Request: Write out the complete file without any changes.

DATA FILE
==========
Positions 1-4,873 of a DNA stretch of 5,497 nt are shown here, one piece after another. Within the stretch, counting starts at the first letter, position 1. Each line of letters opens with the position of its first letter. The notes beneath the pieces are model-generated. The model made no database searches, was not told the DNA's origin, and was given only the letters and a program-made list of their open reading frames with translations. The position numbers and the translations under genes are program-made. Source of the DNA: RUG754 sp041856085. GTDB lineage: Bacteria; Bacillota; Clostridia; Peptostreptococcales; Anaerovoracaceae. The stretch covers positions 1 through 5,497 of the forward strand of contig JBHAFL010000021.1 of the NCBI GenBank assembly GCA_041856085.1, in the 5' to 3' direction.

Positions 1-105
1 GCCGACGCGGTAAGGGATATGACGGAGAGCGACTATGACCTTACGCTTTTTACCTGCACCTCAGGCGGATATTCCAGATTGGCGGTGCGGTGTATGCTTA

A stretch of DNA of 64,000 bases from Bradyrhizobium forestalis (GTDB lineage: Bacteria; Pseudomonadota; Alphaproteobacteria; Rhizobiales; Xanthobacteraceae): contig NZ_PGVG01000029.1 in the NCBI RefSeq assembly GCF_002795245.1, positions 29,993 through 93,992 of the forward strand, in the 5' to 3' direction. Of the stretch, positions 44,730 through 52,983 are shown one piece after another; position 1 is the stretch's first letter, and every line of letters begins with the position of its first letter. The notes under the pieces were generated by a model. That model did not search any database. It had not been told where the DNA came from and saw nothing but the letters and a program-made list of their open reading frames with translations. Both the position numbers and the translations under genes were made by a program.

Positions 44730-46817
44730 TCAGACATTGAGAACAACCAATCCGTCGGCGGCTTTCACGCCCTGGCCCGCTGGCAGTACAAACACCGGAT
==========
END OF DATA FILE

Positions 1-4,873 of a DNA stretch of 5,497 nt are shown here, one piece after another. Within the stretch, counting starts at the first letter, position 1. Each line of letters opens with the position of its first letter. The notes beneath the pieces are model-generated. The model made no database searches, was not told the DNA's origin, and was given only the letters and a program-made list of their open reading frames with translations. The position numbers and the translations under genes are program-made. Source of the DNA: RUG754 sp041856085. GTDB lineage: Bacteria; Bacillota; Clostridia; Peptostreptococcales; Anaerovoracaceae. The stretch covers positions 1 through 5,497 of the forward strand of contig JBHAFL010000021.1 of the NCBI GenBank assembly GCA_041856085.1, in the 5' to 3' direction.

Positions 1-105
1 GCCGACGCGGTAAGGGATATGACGGAGAGCGACTATGACCTTACGCTTTTTACCTGCACCTCAGGCGGATATTCCAGATTGGCGGTGCGGTGTATGCTTA

A stretch of DNA of 64,000 bases from Bradyrhizobium forestalis (GTDB lineage: Bacteria; Pseudomonadota; Alphaproteobacteria; Rhizobiales; Xanthobacteraceae): contig NZ_PGVG01000029.1 in the NCBI RefSeq assembly GCF_002795245.1, positions 29,993 through 93,992 of the forward strand, in the 5' to 3' direction. Of the stretch, positions 44,730 through 52,983 are shown one piece after another; position 1 is the stretch's first letter, and every line of letters begins with the position of its first letter. The notes under the pieces were generated by a model. That model did not search any database. It had not been told where the DNA came from and saw nothing but the letters and a program-made list of their open reading frames with translations. Both the position numbers and the translations under genes were made by a program.

Positions 44730-46817
44730 TCAGACATTGAGAACAACCAATCCGTCGGCGGCTTTCACGCCCTGGCCCGCTGGCAGTACAAACACCGGAT